More is Better Meal Plan

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Creating a Meal Plan
Creating a Meal Plan

More is Better Meal Plan to Rev-Up Your Metabolism

Most of us have met one of those people who just seem to have a fast metabolism. They seem to be able to eat anything and any amount of food they wish and never gain weight. Some people are like that when they’re young. As they age, they find the pounds start to pile up. And then there is those of us who never did have a fast metabolism. We fight the battle of the bulge our entire lives. This is when the more is better meal plan can help rev up your metabolism.

There is even a syndrome titled, “slow metabolism syndrome” for people who truly eat very little. They may exercise  like crazy and STILL can’t lose weight. You can eat the right foods and work out daily but if your metabolism is slow, it’s like swimming upstream.

Whichever category you’re in, and whatever age you are now, you can still help rev up your metabolism. The secret lies in eating several smaller meals throughout your day.

On a more serious note, missing meals and then later binging on huge meals is a bad habit. You ingest processed carbohydrates and fatty foods. These can lead to the development of Type-II diabetes in those with the genetic predisposition.

How Many Meals for My Meal Plan?

You want to try to boost your metabolism by eating smaller meals throughout the day? The most successful approach is eating approximately one small, healthful meal every three waking hours. When frequent eating is combined with the right food choices, your body will begin to increase your metabolism naturally. Practicing this approach along with weight training exercises can also help you develop more fat burning muscle mass.

In addition to revving up your metabolism, increasing energy and gaining lean muscle, you’ll also find yourself less likely to get cravings.  You also won’t be as inclined to embark upon binge eating episodes. For most, this would come out to six small meals per day. If that sounds like too much for your meal plan, five works quite well, also.

Two simple facts of physiology explain why this approach works so well:

  1. It takes about 3 hours to digest one small meal.
  2. Protein (amino acids) last about 3 hours in your bloodstream.

ManMeal plan for men. The average male daily calorie requirement is around 2400 calories. Take that 2400 calories and spread them out into five or six small meals that equal 400 to 480 calories each.

Meal plan for women. The average female daily calorie requirement is around 1500 calories. Take that 1500 calories and spread them out into five or six small meals a day that equal 300-350 calories per meal.Healthy Woman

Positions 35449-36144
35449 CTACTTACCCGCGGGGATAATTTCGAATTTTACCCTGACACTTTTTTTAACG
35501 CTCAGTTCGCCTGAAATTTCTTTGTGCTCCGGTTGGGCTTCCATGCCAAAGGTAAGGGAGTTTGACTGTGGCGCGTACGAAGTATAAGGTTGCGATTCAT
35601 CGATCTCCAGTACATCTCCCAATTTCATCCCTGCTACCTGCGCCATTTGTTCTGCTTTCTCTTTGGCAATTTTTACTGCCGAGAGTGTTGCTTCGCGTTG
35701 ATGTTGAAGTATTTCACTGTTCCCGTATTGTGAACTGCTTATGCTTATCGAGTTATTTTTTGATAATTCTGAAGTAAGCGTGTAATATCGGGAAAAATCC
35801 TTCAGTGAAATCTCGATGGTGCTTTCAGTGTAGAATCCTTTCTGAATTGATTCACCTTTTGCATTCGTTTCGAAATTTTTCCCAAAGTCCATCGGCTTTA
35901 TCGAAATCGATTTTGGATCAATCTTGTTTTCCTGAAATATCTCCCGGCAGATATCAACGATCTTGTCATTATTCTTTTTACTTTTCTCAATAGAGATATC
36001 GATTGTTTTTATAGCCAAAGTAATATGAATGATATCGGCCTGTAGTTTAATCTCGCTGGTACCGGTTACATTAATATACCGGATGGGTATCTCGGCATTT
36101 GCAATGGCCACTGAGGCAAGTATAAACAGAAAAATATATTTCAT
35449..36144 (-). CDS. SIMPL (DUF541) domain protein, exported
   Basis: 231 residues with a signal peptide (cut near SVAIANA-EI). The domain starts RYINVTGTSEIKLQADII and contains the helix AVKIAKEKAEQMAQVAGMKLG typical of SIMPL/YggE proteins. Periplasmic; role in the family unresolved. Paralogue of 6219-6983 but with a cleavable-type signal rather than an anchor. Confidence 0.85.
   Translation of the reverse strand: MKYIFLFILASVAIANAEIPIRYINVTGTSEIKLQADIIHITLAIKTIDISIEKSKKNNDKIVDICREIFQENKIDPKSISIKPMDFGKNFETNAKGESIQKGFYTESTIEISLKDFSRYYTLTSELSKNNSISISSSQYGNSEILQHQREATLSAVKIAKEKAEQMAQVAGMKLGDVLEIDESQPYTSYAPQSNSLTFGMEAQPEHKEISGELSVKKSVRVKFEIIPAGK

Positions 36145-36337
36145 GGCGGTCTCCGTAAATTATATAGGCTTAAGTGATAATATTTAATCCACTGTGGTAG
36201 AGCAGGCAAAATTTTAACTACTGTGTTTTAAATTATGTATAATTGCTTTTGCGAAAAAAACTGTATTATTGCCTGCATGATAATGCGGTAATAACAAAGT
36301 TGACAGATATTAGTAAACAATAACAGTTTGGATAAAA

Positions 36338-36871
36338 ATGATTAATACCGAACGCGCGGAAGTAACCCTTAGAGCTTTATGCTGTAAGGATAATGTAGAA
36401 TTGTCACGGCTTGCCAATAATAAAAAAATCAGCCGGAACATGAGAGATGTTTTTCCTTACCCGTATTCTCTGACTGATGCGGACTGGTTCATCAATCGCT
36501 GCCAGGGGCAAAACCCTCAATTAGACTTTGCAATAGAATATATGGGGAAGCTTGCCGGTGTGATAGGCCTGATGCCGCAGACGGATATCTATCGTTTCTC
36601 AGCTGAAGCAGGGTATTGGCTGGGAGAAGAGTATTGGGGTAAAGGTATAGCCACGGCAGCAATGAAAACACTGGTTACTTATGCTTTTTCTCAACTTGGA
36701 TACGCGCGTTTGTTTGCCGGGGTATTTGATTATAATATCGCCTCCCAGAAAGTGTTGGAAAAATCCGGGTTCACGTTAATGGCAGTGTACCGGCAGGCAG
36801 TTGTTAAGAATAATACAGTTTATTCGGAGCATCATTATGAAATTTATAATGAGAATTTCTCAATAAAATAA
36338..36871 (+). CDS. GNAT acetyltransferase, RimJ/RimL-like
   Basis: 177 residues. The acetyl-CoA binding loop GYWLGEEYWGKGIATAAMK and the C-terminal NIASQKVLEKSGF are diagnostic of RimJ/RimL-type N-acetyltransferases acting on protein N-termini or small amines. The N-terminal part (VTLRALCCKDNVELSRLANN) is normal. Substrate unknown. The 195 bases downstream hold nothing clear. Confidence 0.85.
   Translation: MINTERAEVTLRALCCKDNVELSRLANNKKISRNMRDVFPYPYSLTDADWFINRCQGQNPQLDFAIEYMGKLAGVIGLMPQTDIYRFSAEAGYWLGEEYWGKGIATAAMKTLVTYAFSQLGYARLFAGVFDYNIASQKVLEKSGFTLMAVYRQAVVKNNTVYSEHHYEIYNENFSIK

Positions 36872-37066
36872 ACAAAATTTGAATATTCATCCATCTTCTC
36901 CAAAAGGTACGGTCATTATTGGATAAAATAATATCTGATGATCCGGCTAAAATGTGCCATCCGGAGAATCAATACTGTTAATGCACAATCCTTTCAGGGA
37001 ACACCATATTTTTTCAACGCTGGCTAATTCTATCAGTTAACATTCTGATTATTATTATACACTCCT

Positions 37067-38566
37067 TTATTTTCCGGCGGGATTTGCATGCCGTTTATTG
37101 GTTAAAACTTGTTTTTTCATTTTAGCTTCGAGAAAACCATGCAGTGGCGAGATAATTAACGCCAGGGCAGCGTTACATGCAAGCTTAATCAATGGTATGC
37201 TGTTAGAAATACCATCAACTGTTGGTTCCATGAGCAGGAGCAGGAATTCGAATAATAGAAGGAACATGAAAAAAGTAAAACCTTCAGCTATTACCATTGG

Practicing this approach will help your body increase energy, accelerate muscle growth, and speed up your metabolism. All without fat storage. Frequent eating can actually allow you to consume up to 50 percent more calories without storing an ounce of it as fat!

The Why and The How

When you go for long periods of time without eating anything, you’re actually sending your body signals that put it into starvation  mode. This can lead to a catabolic state.

Catabolic state. Destructive metabolism; the breaking down in living organisms of more complex substances into simpler ones, with the release of energy.

(Source: Dictionary.com)

In the end, you accomplish something you don’t want. Slowing down your metabolism.

The Flip Sides

On the flip side, eating a meal plan of only 1 or 2 small meals daily can be disastrous. This can cause serious damage to your metabolism. Trying to eat 7, 8, 9 or more is going too far. You only succeed in piling food on top of undigested food, which turns into fat. It’s important that your food gets fully digested and assimilated. And of course, there is always the potential to eat too many calories in a day.

The Bottom Line

Five or six small meals a day will accelerate your body’s natural rate of calorie burning. Missing meals slows down your metabolism, causes muscle loss and triggers your body’s starvation responses.

See also:
Slow Metablism? Cutting Calories Can Make it Worse!
Just say “NO” to Starvation
Tenacious Thermogenic Effect

Author: Jeni

Certified by the Professional School of Fitness and Nutrition in March, 1995; honored for exemplary grades. Practicing fitness and nutrition for over 20 years. Featured in the Feb. 1994 issue of "Shape" magazine. Featured in Collage in the spring issue of 1995 Low fat recipe's published in Taste of Home, Quick Cooking, and the Milwaukee Journal-Sentinel, among others. September, 2001: Featured in "Winning The War on Cholesterol" By Rodale Publishing

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